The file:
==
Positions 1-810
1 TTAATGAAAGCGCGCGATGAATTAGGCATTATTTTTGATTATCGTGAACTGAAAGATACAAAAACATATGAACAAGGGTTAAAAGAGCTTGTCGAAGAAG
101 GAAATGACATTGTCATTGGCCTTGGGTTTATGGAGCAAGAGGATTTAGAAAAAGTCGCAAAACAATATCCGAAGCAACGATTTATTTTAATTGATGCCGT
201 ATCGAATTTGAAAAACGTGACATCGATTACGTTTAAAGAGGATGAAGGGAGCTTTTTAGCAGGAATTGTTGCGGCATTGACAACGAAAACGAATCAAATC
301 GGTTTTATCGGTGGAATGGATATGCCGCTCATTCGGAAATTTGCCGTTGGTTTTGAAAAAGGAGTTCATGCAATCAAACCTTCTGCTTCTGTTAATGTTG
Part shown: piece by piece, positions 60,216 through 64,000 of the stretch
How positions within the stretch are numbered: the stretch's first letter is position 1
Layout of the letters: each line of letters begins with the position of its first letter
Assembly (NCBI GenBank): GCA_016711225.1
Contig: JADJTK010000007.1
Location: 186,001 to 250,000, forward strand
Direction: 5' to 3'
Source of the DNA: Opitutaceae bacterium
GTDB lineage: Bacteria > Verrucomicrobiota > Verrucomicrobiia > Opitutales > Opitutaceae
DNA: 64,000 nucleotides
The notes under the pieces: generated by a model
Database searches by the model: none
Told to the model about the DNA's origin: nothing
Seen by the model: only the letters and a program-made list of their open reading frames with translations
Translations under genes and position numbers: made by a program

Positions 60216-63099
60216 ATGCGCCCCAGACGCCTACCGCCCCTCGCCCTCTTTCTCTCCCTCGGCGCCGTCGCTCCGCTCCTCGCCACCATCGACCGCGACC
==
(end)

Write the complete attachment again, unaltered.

Positions 1-810
1 TTAATGAAAGCGCGCGATGAATTAGGCATTATTTTTGATTATCGTGAACTGAAAGATACAAAAACATATGAACAAGGGTTAAAAGAGCTTGTCGAAGAAG
101 GAAATGACATTGTCATTGGCCTTGGGTTTATGGAGCAAGAGGATTTAGAAAAAGTCGCAAAACAATATCCGAAGCAACGATTTATTTTAATTGATGCCGT
201 ATCGAATTTGAAAAACGTGACATCGATTACGTTTAAAGAGGATGAAGGGAGCTTTTTAGCAGGAATTGTTGCGGCATTGACAACGAAAACGAATCAAATC
301 GGTTTTATCGGTGGAATGGATATGCCGCTCATTCGGAAATTTGCCGTTGGTTTTGAAAAAGGAGTTCATGCAATCAAACCTTCTGCTTCTGTTAATGTTG
Part shown: piece by piece, positions 60,216 through 64,000 of the stretch
How positions within the stretch are numbered: the stretch's first letter is position 1
Layout of the letters: each line of letters begins with the position of its first letter
Assembly (NCBI GenBank): GCA_016711225.1
Contig: JADJTK010000007.1
Location: 186,001 to 250,000, forward strand
Direction: 5' to 3'
Source of the DNA: Opitutaceae bacterium
GTDB lineage: Bacteria > Verrucomicrobiota > Verrucomicrobiia > Opitutales > Opitutaceae
DNA: 64,000 nucleotides
The notes under the pieces: generated by a model
Database searches by the model: none
Told to the model about the DNA's origin: nothing
Seen by the model: only the letters and a program-made list of their open reading frames with translations
Translations under genes and position numbers: made by a program

Positions 60216-63099
60216 ATGCGCCCCAGACGCCTACCGCCCCTCGCCCTCTTTCTCTCCCTCGGCGCCGTCGCTCCGCTCCTCGCCACCATCGACCGCGACC